The second race on the penultimate day of 2014 Quantum Key West was, as they say, déjà vu all over again. A fourth in the first race of the day, the seventh of an expected 10-race series for IRC 3, had narrowed our lead over second to three points. Halfway through Race 8, it appeared that the team with which I was sailing, Phil and Wendy Lotz’ Swan 42 Arethusa, would be fortunate to finish the day in the first place in the overall standings. The fast boats were well ahead; taking advantage of the clean air their speed afforded them. A handful of other boats, all close to us in rating, had invested heavily in the right and appeared to be making significant gains. Meanwhile we were unhappily working the center left, pinned by a competitor we knew from experience wouldn’t let us cross without a fight.

In 2014, as it has for the past few years, Division 1 raced just to the west of the main ship channel. The northeasterly breeze blows right over the island, and despite quite a bit of fetch between the island and the windward mark, it’s always a particularly challenging direction. While I don’t have the photographic race-by-race recall that seems to bless all great tacticians, I do remember those regatta-losing races with particular clarity. As we sailed that second beat on Thursday, I could smell disappointment like a week-old banana peel left under the seat. “I’ve seen this movie before,” I grunted underneath my breath. Then I refocused, put my head down and hiked a little bit harder.

Key West may not be what it was as its peak, when there were four circles, 300 boats and the enormous tent a block back from the waterfront. But winning Key West Race Week is still one of the most universally recognized badges of honor in the amateur sailing world. The continued presence of international teams in numerous classes speaks to that.

And I’m not sure it’s much easier to win—at least from the perspective of an amateur journeyman trimmer like myself. The classes may be smaller, but they’re more distilled. And whatever is lost in the shrinkage is more than compensated for by the increased difficulty in finding a ride. Getting that mid-year email, “Any interest in sailing Key West in January?” is still among the best early Christmas presents for any competitive sailor.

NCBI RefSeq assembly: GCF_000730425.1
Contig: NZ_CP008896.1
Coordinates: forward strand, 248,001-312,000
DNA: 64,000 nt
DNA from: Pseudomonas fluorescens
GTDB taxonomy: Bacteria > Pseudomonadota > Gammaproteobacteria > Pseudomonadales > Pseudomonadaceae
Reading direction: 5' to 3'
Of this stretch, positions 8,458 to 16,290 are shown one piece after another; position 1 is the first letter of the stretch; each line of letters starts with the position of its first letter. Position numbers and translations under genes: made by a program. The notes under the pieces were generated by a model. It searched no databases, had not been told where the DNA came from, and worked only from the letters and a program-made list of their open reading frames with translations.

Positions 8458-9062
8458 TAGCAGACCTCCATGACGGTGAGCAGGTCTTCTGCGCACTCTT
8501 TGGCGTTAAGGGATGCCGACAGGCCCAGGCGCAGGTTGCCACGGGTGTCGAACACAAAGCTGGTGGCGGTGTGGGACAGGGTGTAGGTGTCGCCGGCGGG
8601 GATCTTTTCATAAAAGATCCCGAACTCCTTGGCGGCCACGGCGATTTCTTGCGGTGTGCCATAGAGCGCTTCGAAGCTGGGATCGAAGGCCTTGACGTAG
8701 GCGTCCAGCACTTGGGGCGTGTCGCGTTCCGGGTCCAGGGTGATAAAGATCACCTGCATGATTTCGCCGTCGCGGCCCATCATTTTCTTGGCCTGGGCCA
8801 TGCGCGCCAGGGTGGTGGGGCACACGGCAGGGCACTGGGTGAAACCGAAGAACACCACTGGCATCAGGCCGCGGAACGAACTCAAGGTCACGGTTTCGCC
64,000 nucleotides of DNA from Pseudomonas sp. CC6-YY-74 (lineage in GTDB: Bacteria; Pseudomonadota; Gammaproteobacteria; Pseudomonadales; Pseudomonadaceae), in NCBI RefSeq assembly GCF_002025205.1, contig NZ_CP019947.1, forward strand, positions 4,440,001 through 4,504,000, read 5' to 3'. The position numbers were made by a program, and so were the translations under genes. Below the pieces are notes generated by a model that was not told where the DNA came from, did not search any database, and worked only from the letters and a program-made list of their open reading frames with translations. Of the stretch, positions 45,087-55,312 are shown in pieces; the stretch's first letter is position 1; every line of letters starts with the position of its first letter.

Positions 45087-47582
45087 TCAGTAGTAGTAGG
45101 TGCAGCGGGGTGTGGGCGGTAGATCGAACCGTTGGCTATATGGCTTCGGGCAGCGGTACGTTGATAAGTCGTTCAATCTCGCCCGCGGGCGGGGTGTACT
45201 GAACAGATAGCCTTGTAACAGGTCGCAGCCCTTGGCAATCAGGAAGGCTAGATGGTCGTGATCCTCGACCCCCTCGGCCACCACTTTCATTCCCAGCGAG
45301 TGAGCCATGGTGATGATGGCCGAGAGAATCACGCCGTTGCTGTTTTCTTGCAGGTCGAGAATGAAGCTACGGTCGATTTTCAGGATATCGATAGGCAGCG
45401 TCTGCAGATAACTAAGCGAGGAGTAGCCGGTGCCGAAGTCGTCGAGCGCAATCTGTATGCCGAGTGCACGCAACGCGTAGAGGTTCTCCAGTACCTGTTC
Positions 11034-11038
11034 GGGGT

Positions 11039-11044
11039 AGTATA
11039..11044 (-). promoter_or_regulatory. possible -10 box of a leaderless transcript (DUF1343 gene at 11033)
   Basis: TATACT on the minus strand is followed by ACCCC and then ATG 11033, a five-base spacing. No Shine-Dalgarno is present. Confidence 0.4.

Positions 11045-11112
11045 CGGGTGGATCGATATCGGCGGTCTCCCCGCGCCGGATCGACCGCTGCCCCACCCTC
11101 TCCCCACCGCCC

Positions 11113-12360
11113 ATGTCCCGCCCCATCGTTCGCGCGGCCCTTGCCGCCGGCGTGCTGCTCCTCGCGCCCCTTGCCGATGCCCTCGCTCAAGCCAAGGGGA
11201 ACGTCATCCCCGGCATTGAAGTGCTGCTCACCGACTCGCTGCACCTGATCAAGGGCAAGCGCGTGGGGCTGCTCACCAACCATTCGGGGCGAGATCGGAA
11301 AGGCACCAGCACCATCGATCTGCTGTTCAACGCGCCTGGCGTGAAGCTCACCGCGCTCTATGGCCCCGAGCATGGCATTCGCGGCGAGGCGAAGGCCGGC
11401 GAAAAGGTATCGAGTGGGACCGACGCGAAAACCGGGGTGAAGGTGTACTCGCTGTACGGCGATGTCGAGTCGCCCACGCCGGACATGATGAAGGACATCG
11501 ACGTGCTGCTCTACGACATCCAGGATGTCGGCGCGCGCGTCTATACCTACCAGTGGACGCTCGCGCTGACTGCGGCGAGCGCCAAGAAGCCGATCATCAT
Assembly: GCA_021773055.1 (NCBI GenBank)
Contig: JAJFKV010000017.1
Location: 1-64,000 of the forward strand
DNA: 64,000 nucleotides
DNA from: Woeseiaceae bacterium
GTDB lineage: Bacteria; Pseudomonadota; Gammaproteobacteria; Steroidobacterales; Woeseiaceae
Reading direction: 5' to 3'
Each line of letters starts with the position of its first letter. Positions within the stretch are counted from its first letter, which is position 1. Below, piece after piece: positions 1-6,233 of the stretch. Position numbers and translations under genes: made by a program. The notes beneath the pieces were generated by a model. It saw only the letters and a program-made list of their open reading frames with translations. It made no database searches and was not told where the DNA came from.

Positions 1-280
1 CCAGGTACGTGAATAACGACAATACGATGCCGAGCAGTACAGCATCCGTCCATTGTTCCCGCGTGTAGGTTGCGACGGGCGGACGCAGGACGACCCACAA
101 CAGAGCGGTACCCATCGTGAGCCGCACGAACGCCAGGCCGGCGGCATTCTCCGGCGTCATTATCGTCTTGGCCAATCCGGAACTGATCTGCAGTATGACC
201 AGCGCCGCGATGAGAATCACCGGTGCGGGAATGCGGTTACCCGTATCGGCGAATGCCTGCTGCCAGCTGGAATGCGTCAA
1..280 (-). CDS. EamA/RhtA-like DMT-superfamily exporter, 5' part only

When I realized that the Swan 42 class wouldn’t have enough boats for a one-design start at Key West, I was disappointed. I love one-design big-boat sailing. In addition I wasn’t sure about our chances of beating some of the custom IRC weapons we were sure to come up against.

In the end, though, the work Phil and Wendy Lotz put into improving Arethusa’s IRC performance paid off. The modifications resulted in a positive rating change of approximately one minute per hour compared to the standard Swan 42 rating. And, at the risk of being immodest, we sailed well, beating all three other Swan 42s boat-for-boat in seven of 10 races.

Despite my mid-beat misgivings, Thursday’s second race wound up being one of the seven. Tactician Jeff Madrigali picked his way through a minefield of right-hand pressure to round the second windward mark in position to make a move down the run, which is where Arethusa’s old-school modifications—spinnaker pole and symmetric spinnaker—really pay off. The team remained focused and crossed the line fifth. On corrected time, we finished second. We lost another point to the boat in second in the overall standings, but then picked up five in the third race of the day to put ourselves in a very comfortable position for Friday’s final, windy race.

I felt a little bewildered up on the stage on Friday night with the rest of the team. But perhaps that shouldn’t be too surprising. After seven unsuccessful tries over 14 years, I’ve finally realized the value of focusing on the process instead of the outcome.


Salvage Operation

This year is the seventh time I’ve competed at Quantum Key West Race Week. Five times I sailed in strict one-design classes and the other time was as part of a five-boat TP52 sub-class that raced with a few other boats in a PHRF fleet.

Practically speaking, this year, onboard Phil Lotz’s modified Swan 42, is the first time I’ve really raced against the clock at Key West. Like many sailors, I prefer the simplicity of one-design sailing. That said, I feel quite fortunate to be in Key West at all and also to be a part of what appears to be a very competitive and very interesting handicap class.

There are 10 boats in IRC 3, ranging from 40 to 46 feet long and with an IRC rating spread of 1.156 to 1.273. That’s approximately 6 minutes, per hour, between the fastest and slowest boats in the group. Between the slowest 7 boats, there’s just 2 minutes per hour.

Arethusa, the boat on which I’m sailing, is a Swan 42 that can be taken out of class trim for IRC racing. This week, we’re sailing with a spinnaker pole, a mix of asymmetric and symmetric downwind sails and a few other modifications. All told, these changes drop our rating from the class standard of 1.175 to 1.156, making us the slowest-rated boat in our class.